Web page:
Missouri Botanical Garden
A short walk from the leafy suburban streets of my digs in St Louis is the Missouri Botanical Gardens. Well, it looked like a short walk. I trudged through the massive Tower Grove park which, complete with fountains, follies and the kinds of shady rotunda you would expect from Missouri, could be a botanic garden of its own accord. A 200 year old wall leading up the eastern edge creates an excellent preview for what is to come as small, iron fenced sections reveal the secret garden that lies within. Entrance is via a huge 1970s disaster of a welcome centre complete with easy listening sax. Once inside the gardens, though you realise this is a particularly special place. The warm, wet Missouri weather in addition to the boundless supply of water afforded by the Mississippi makes this quite honestly one of the most spectacular parks I have visited before.
The Japanese Garden
Founded in 1959 by philanthropist Henry Shaw, the gardens are still a functioning botanical research facility. And are massive. There are several really stunning Victorian buildings on the grounds including what was originally Shaw’s house. The inside is divided into two sections, one grand wing befitting the social status of its master and the other very straightforward servant’s quarters. Also in the grounds is a Japanese garden that, largely due to its scale really makes you gasp. There’s also the “Climatron” – a huge greenhouse structure for exotic and tropical plants. It’s like the botanical gardens of the future. Actually, make anything a geodesic dome and add “tron” to the end of its name and you’ve basically got the Jetsons.
As beautiful as the gardens are though, I’m not really the type to be happy with your usual, run of the mill front of house experience. I had heard from one of the rare books librarians at the State Library of Victoria that the Missouri Botanical Gardens has its own library with a really impressive rare books collection as well. The chipper attendant at front desk of the gardens, however informed me that it was not open to the public and that I might prefer to visit the gardens’ education centre instead. I don’t think so. A quick phone call and a bit of digging around to find the right person and off I went to the Peter H. Raven Library. A heavily fortified gate was downstairs and after buzzing several times, rare books librarian Linda Oestry came down to meet me with a suspicious look on her face. After I told her the reason for my trip around the USA, however she was happy to show me the incredible collection of extremely rare botanical books the library holds. First port of call was a first edition copy of Charles Darwin’s ‘The Origin of the Species’ purchased at a steal for 50 pounds in the early 20th century, according to a hand written note on the inside of the cover.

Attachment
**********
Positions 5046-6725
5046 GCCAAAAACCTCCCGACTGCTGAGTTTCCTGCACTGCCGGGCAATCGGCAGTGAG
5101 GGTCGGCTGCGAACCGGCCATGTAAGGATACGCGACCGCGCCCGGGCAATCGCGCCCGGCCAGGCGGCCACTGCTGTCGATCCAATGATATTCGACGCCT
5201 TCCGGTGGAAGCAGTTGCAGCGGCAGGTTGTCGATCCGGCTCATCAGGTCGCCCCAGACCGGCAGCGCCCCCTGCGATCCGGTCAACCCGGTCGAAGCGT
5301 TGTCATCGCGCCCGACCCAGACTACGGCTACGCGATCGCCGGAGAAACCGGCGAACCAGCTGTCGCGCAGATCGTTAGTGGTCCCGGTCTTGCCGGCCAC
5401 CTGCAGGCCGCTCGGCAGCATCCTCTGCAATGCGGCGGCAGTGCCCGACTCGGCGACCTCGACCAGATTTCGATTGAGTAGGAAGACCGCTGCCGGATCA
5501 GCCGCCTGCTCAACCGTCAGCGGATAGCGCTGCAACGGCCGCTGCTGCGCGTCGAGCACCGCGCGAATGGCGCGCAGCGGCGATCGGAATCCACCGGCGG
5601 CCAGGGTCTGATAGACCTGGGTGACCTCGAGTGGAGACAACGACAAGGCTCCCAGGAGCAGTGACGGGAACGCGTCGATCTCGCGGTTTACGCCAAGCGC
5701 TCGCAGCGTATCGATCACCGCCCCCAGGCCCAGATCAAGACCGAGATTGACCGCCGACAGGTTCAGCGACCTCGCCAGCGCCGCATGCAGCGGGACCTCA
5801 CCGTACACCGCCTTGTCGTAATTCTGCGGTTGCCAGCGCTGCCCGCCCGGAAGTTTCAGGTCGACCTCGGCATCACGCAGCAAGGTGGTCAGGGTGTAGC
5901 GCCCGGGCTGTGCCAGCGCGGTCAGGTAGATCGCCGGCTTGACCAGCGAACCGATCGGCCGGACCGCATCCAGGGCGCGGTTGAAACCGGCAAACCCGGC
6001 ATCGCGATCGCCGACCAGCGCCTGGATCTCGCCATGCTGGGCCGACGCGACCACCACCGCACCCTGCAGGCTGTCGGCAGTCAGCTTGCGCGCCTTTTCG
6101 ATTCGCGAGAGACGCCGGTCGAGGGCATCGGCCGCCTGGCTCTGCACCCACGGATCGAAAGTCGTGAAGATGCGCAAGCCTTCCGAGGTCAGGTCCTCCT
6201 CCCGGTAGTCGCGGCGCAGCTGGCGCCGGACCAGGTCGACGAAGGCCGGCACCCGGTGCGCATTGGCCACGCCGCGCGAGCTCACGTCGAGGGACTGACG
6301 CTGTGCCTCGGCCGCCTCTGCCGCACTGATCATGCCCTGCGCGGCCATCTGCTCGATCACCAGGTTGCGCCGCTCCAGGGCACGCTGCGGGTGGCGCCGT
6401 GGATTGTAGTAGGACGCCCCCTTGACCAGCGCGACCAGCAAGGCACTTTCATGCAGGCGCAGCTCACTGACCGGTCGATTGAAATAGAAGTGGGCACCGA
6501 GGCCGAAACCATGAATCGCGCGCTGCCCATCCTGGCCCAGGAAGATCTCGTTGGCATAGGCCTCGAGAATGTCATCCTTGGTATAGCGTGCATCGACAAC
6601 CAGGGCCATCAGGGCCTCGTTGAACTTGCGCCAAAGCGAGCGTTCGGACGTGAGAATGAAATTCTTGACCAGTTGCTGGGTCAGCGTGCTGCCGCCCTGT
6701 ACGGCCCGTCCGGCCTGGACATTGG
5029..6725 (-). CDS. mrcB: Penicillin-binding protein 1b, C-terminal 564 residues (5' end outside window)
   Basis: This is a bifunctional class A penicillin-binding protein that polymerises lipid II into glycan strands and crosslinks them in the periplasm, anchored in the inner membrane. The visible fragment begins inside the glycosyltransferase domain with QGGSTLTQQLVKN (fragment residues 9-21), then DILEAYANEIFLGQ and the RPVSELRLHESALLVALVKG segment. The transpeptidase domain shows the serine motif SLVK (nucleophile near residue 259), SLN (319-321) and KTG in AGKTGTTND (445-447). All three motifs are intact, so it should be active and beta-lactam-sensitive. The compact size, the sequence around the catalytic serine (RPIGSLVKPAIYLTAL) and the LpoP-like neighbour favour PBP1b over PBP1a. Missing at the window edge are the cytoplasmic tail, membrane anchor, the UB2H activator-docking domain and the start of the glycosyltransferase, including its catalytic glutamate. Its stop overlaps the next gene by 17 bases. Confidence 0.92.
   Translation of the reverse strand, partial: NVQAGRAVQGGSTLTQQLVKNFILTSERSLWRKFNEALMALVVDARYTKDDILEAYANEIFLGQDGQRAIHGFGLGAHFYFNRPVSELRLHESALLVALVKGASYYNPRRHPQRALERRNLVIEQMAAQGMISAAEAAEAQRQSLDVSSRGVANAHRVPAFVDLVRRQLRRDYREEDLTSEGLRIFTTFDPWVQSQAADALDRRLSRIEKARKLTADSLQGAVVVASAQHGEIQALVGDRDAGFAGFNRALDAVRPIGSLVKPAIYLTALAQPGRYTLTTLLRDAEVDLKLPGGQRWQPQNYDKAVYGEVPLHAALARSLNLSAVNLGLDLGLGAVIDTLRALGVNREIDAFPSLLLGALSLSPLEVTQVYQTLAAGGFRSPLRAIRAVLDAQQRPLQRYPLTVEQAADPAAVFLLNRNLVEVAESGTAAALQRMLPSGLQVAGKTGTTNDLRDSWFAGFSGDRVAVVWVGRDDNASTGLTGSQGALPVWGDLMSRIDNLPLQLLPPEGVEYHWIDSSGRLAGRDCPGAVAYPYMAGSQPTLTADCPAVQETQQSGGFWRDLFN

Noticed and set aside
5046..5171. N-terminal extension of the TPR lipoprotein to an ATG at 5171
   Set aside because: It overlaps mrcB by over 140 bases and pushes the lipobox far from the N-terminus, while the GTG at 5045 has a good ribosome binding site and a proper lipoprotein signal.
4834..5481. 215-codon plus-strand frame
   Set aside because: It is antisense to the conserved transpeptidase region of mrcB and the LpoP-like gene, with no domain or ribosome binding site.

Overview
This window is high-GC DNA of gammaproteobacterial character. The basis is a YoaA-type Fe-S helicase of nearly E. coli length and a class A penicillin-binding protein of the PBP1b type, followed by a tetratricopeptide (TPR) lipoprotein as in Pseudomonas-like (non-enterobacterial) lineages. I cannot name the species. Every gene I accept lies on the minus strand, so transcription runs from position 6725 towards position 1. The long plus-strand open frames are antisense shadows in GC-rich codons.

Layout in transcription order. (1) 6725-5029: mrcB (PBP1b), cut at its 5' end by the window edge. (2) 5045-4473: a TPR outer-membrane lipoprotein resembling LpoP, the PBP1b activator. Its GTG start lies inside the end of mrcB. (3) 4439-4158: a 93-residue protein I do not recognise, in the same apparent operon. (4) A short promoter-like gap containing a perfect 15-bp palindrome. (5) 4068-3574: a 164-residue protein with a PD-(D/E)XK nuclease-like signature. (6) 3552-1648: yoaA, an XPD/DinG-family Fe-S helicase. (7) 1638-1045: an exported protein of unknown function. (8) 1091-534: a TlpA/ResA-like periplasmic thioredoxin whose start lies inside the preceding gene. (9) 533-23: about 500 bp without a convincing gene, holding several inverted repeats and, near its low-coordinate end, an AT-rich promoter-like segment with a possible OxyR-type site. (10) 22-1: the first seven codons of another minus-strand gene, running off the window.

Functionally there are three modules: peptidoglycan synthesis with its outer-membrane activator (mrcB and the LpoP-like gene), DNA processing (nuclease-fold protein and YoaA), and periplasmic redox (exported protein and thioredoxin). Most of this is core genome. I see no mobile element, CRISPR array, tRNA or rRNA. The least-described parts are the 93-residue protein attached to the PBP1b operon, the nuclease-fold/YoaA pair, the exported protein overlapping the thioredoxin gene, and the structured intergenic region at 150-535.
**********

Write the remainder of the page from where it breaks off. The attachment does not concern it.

Said rare book.
Also in the collection is a first American edition of the same book which was donated by a wealthy friend of the gardens some ten years ago – apparently this was just his “desk copy”. The collection itself houses several thousand rare books and manuscripts, far too many to mention here. In fact, as Linda told me they are still discovering amazing rarities they didn’t realise they had. The collection itself dates back to the original founding of the Botanical Gardens – some of the books belonged to Henry Shaw himself. Most touching is a large tome with plates from the English naturalist Mark Catesby which contain exquisitely hand drawn images of birds from the New World, many of which are now extinct.
The Parrot of Paradise of Cuba (now extinct) from Mark Catesby's 'Natural History'
Most of these were etched and hand coloured around 1730 and are such beautiful treasures – although Linda finds his style slightly amateurish and “folk arty”. Having bothered Linda enough for one afternoon, I went my own way happy that I got to see something really special few visitors get to see or even know that they exist.
Admission: $12 - bit pricey
Digital Engagement: Wayfinding is limited to a printed leaflet and physical signage. Relic of a website. The Library itself has its own nightmare of a website but is currently engaged in a digitisation project of these priceless works. Scans provided from any of the works on request for free so long as it is for research.
American Alliance of Museums Day 2
I continued attending a bunch of seminars at the American Alliance of Museums annual conference which was my main reason for visiting St Louis. Such an excellent bunch of very clever people to have in one location. One thing that struck me, though from many of the talks was a desire for activism from many of the museums’ workers given the current political climate in the USA. Granted, these people are largely left leaning liberal Democrats however the desperation to make change is palpable. The last session I attended – “Designing Outrage – Inviting Disruption into Museums” was focussed squarely on this issue. Two of the presenters had actually been pulled up by their board and attendees for acting outside the perceived remit of the museum. All of this hit a fairly sombre tone, except for Jennifer Scott, director of the Jane Addams Hull-House Museum in Chicago who literally gave a megaphone to those in her community who are unable to vote whose thoughts on the electoral process in America were then blasted from a second story window.